CASE 17066 Published on 25.11.2020

Mondor’s disease of the breast: an uncommon cause of atypical chest pain


Breast imaging

Case Type

Clinical Cases


Kaitlin M. Zaki-Metias, MD, Barakat Ogunde, MD, Jeffrey MacLean, MD, Paul Mergo, MD, Cory Trivax, MD

Department of Radiology, St. Joseph Mercy Oakland Hospital, Pontiac, MI


40 years, female

Area of Interest Breast ; Imaging Technique Ultrasound, Ultrasound-Colour Doppler
Clinical History

A 40-year-old female with no medical history presented with three days of left-sided chest pain. She denied any recent chest wall injury. She was not experiencing any additional symptoms. Her vital signs were stable. Physical examination revealed a tender area of the superior left breast with a palpable cord.

Imaging Findings

Left breast ultrasound with Doppler evaluation showed thrombosis of a superficial vein at the area of reported pain, consistent with superficial thrombophlebitis.



Mondor’s disease, first described in 1939 by Henry Mondor, is a benign self-limiting condition characterized by a painful palpable cord in the anterior chest wall or upper abdomen due to thrombophlebitis of the superficial veins. [2,3,4] Several cases involving the superficial veins of the arm and the dorsal vein of the penis have also been described. [1,3] The lateral thoracic, thoracoepigastric, and superior epigastric veins are thought to be the three veins most often affected in Mondor’s disease. [4] Superficial thrombophlebitis of the breast is often idiopathic; however, cases can be caused by trauma, infection, radiation, an ill-fitting bra, or maybe iatrogenic in nature (for example, following a biopsy or lumpectomy).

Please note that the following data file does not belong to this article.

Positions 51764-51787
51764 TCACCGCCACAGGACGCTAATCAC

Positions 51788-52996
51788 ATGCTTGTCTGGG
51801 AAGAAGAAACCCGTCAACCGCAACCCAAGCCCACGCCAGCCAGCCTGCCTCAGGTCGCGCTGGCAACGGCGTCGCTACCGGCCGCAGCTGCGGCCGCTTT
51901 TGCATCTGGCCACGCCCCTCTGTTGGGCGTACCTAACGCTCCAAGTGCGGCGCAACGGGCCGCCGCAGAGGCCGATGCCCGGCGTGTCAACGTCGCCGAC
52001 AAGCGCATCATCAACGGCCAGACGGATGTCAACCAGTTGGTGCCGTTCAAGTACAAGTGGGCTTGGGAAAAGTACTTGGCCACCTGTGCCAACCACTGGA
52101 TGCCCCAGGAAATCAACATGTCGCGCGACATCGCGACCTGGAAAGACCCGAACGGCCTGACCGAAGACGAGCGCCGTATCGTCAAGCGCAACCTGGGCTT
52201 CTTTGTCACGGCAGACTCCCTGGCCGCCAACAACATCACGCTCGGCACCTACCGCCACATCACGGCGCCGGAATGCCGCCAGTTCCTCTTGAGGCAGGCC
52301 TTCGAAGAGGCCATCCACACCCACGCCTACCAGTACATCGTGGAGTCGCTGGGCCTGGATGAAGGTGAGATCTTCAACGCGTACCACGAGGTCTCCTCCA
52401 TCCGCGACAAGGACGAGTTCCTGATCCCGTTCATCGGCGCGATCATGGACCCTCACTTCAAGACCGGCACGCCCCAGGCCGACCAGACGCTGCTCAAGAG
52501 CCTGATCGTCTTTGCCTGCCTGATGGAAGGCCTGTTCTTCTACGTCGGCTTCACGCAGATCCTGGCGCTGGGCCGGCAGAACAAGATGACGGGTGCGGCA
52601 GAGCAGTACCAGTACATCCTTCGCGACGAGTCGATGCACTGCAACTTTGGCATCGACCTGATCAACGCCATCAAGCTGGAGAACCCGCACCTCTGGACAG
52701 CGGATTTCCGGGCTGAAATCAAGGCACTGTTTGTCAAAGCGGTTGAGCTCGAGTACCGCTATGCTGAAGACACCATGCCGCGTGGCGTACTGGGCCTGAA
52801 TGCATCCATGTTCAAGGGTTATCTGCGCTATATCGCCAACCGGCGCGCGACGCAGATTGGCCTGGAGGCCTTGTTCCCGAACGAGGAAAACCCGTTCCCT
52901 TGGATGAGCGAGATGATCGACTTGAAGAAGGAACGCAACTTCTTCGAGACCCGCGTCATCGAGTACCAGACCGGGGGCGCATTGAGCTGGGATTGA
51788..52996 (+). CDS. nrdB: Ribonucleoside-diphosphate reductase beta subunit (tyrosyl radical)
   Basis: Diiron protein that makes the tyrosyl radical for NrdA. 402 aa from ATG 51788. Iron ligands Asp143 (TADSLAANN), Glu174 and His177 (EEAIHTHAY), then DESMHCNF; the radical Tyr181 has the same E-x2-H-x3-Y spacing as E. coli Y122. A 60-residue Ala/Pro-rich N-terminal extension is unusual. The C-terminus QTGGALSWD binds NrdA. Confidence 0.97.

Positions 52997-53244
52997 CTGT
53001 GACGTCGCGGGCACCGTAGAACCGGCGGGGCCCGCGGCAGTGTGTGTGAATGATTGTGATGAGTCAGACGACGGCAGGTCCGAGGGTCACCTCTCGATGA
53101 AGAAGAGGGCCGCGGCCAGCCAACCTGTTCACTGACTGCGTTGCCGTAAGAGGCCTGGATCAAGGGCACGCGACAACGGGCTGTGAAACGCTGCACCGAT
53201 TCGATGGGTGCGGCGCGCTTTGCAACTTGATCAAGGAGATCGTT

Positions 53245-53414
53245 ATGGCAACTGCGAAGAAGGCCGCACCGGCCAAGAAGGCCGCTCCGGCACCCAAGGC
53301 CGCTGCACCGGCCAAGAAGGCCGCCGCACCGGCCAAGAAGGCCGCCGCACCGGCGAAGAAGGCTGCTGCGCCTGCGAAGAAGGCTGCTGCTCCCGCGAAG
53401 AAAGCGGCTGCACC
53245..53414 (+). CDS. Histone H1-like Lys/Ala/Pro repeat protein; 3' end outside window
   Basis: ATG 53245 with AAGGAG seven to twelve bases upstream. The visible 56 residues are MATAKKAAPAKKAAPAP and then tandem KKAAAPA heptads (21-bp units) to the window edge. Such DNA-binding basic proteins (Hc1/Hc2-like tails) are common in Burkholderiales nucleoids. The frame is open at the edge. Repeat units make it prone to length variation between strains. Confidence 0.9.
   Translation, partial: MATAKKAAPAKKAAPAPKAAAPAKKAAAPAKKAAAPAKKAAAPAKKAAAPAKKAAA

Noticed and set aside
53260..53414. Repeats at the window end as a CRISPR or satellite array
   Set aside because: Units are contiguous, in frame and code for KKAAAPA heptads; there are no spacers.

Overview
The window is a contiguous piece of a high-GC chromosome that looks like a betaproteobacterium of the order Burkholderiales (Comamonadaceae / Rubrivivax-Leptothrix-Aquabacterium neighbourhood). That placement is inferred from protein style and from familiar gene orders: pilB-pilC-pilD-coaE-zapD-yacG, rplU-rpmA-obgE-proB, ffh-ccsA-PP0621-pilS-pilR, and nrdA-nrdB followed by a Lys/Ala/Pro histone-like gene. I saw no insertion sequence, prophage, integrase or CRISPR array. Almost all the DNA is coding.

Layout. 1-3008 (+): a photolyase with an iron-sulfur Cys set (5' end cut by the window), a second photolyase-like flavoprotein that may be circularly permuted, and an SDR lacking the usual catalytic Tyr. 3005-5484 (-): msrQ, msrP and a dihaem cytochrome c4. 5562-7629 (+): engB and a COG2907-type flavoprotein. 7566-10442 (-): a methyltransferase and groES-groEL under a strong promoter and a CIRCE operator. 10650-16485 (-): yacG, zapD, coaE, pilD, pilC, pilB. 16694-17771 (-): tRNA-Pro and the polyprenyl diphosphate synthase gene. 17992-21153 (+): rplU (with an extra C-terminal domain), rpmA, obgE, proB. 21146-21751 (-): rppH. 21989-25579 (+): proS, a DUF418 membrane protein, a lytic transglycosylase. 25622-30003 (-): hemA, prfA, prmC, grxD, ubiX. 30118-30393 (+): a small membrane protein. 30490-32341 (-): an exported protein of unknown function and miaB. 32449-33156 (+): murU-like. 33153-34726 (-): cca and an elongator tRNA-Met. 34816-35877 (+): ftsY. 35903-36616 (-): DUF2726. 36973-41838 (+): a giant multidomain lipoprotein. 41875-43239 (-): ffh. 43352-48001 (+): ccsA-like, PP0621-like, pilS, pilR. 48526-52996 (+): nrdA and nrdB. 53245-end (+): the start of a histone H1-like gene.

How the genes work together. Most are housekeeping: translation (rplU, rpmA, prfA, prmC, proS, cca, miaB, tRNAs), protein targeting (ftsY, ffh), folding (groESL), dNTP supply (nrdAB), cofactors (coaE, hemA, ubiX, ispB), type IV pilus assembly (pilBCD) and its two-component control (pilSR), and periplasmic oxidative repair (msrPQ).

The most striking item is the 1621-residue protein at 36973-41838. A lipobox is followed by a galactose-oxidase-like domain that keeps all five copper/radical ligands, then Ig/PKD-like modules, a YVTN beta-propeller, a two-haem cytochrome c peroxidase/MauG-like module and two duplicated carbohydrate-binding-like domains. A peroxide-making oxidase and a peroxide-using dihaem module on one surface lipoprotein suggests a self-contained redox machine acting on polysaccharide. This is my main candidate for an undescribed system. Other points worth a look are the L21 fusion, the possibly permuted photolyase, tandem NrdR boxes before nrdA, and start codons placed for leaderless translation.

Clinical Perspective

Due to lack of awareness, Mondor’s disease is not commonly considered in the differential diagnoses for chest pain, even once urgent cardiovascular conditions have been safely ruled out. Diagnosis via history and physical examination is usually sufficient, although ultrasound can be used to confirm the presence of superficial thrombophlebitis, and to rule out other underlying breast conditions or lesions. [2,4] Mondor’s disease typically presents as a tender palpable, sometimes visible, subcutaneous cord. Although mammography is not required for diagnosis, it may be obtained in women over 40 years of age presenting with a palpable breast lump as per local recommendations and protocols. Biopsy is not indicated in cases of superficial thrombophlebitis.

Imaging Perspective

Acute superficial thrombophlebitis of the breast can be identified using sonography and mammography. Ultrasound findings of include a subcutaneous anechoic round or tubular structure with intraluminal echogenicity that does not demonstrate any flow with Doppler. [5] Additional findings of localized edema and skin thickening may also be present. Mammographic findings of Mondor’s disease include a dilated tubular density, which may be mistaken for a dilated duct, and in the presence of other findings suspicious for malignancy, may lead to biopsy. [5] Reactive axillary lymphadenopathy may be identified.


Although Mondor’s disease is benign and self-limiting, the use of mammography or ultrasound in the diagnostic workup resulting in a Breast Imaging Reporting and Data System (BI-RADS) category 3 recommendation may necessitate short-term follow up within 6 months, especially in the presence of ipsilateral axillary lymphadenopathy or other suspicious findings. [5] Treatment may not be required, although warm compresses and anti-inflammatory medications may alleviate symptoms. Most cases of Mondor’s disease self-resolve within 8 weeks. [2]

Take-Home Message

Mondor’s disease is a self-limiting disease that typically presents as a subcutaneous tender palpable cord and can be identified via sonographic evaluation with Doppler of the affected area.

Differential Diagnosis List
Mondor’s disease (superficial thrombophlebitis) of the breast
Primary breast cancer
Acute breast haematoma
Benign fibrocystic changes
Final Diagnosis
Mondor’s disease (superficial thrombophlebitis) of the breast
Case information
ISSN: 1563-4086